But how can we cross-reference this data from very different tools and channels?

    Of course, it is absolutely out of question to export data to Excel spreadsheets from each tool and each channel and to cross-reference this data manually. No, that time is over.

    Fortunately, there are tools that allow you to connect all your internal systems and automate the export of your data. These are the Customer Data Platform.

    Step One: ✅

    You have built up a solid customer database with valuable data that you can leverage. Before you start building your dashboard, you still have some thinking to do: the definition of its objectives and of your KPIs.

    Step 2 – Define the objectives of your dashboard and your KPIs

    Building a headlong dashboard will be counterproductive.

    If you don’t take the time to think about it beforehand, the dashboard’s users will end up dropping it due to lack of interest and will fall back into bad habits: the famous individual handmade report in Excel.

    So, to optimize the chances of adopting the dashboard in the team, here are six tips to follow:

    1. Identify the dashboard’s audience and the expected actions they’d like to take with the dashboard.
    2. Keep the dashboard simple and clear – no more than 10 KPIs per report, beyond that number, it may become confusing to your audience.
    3. Explain the KPIs – feel free to include a glossary in the dashboard.
    4. Use colors correctly – the aesthetics of the dashboard should not take precedence over the readability of the data (see #2).
    5. Choose the right dashboard format – will it be viewed mostly on a TV screen, desktop, mobile or tablet?

    Make dashboards interactive – add filters and chart interactions to make data exploration easier. See the example below, you can drill-down into your data by adding interactions between charts:

    How to define your KPIs?

    First, what is the difference between “indicator” and “key performance indicator”?

    Short version:

    All KPIs (Key Performance Indicators) are indicators, but not all indicators are KPIs.

    (Slightly) longer version:

    An indicator is a measure that allows you to evaluate the performance of an action by comparing the results achieved against the defined goals.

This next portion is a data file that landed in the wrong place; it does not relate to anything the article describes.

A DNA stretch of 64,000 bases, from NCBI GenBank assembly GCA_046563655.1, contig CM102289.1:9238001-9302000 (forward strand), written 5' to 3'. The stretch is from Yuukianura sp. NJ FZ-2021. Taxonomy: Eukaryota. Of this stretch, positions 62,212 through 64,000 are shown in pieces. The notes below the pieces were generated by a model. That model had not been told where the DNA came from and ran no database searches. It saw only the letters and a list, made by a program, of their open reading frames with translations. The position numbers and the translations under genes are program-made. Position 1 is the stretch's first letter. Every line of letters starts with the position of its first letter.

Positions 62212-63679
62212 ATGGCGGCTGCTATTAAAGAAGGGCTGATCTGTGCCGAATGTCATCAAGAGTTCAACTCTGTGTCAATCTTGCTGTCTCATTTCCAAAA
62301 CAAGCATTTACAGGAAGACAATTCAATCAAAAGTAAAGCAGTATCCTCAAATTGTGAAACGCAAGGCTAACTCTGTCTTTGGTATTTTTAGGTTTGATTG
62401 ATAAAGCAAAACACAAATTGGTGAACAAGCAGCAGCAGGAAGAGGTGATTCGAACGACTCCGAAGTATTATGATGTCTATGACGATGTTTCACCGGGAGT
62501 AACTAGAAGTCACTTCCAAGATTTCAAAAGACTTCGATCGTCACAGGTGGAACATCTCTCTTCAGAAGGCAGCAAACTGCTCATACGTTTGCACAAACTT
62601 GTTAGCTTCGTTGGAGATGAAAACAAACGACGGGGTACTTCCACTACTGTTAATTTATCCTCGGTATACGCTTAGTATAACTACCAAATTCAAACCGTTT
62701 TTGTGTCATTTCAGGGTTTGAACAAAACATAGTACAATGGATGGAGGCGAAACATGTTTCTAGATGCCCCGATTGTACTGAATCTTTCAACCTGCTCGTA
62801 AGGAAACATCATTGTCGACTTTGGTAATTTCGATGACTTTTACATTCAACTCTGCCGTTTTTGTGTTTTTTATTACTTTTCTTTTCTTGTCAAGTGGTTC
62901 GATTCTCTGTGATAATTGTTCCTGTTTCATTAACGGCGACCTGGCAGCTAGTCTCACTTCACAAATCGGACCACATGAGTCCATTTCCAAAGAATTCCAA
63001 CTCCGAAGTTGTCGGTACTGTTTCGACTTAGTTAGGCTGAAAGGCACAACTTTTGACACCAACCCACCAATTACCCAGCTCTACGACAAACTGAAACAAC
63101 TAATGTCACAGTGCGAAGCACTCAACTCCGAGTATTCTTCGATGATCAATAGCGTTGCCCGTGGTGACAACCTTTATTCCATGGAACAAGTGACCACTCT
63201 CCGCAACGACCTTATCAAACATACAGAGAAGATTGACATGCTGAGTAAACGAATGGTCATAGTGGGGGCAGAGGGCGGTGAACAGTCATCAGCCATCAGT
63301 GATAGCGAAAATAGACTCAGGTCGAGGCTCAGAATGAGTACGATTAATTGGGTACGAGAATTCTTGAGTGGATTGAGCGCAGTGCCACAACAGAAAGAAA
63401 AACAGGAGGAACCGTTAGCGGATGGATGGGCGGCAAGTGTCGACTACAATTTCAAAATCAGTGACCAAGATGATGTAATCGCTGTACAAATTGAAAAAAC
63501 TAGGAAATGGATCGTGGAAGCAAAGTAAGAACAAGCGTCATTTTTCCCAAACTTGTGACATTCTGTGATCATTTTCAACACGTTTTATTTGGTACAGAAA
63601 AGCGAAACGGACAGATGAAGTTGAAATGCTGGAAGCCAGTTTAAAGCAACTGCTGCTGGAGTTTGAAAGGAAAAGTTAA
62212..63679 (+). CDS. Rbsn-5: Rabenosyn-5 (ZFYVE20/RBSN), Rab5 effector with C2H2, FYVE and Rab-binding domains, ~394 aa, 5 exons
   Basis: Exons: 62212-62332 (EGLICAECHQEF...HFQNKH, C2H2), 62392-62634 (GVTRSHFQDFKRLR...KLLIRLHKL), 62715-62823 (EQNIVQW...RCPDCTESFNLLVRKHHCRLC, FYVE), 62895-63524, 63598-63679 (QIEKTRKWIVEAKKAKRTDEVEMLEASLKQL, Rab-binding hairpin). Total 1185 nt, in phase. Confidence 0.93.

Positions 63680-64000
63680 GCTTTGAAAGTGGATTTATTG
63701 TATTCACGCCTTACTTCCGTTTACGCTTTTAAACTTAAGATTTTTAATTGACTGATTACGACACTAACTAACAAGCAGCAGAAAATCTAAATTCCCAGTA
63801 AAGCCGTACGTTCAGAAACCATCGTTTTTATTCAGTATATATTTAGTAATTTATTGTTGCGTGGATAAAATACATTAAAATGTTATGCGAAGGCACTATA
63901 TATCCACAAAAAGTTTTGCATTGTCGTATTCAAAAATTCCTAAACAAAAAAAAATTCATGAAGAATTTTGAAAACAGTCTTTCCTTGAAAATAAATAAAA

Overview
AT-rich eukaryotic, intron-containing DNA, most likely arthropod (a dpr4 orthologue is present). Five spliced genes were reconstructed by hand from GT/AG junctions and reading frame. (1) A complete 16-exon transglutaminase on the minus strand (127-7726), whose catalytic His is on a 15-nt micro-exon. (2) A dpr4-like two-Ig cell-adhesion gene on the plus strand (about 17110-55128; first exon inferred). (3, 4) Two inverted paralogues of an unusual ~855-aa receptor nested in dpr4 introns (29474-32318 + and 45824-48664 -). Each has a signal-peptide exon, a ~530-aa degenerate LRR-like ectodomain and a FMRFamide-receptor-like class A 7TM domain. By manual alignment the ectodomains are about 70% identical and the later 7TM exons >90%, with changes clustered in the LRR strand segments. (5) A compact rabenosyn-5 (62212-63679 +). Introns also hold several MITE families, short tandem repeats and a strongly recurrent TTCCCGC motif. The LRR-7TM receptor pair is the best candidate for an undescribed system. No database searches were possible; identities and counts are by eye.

Each business department has its own performance indicators: the number of visitors to the website or the click-through rate of an email marketing campaign; the average net income per customer and the CLTV (customer lifetime value) for sales; the cost of goods sold or business margin for accounting …

    KPIs are indicators that will weigh in the strategic decisions of the company. They should summarize the overall performance of each team or department. You understand then why it is important to limit the number of KPIs per business unit…

    10 KPIs to evaluate the performance of your customer loyalty strategy

    • Repeated purchase rate – compare the number of regular customers with the number of occasional customers.
    • Incentive sales rate – compare the number of customers who purchased related products to the number of customers who purchased only one product.
    • Loyalty rate – compare the number of regular customers with the total number of customers.
    • Participation rate – measure the number of customers actively participating in your loyalty program (number of coupons applied, number of purchases generated by your email campaign…).
    • The control population – analyze the behaviors of customers who received your retention plan and the behaviors of those who did not.
    • CLTV (Customer Lifetime Value) – get the value of a customer throughout their relationship with your brand. If he has made 3 purchases of €150, €80 and €100, his CLTV is €330 (150 + 80 + 100 = 330). You can make a monthly or yearly average per segment to identify the most loyal customer typology.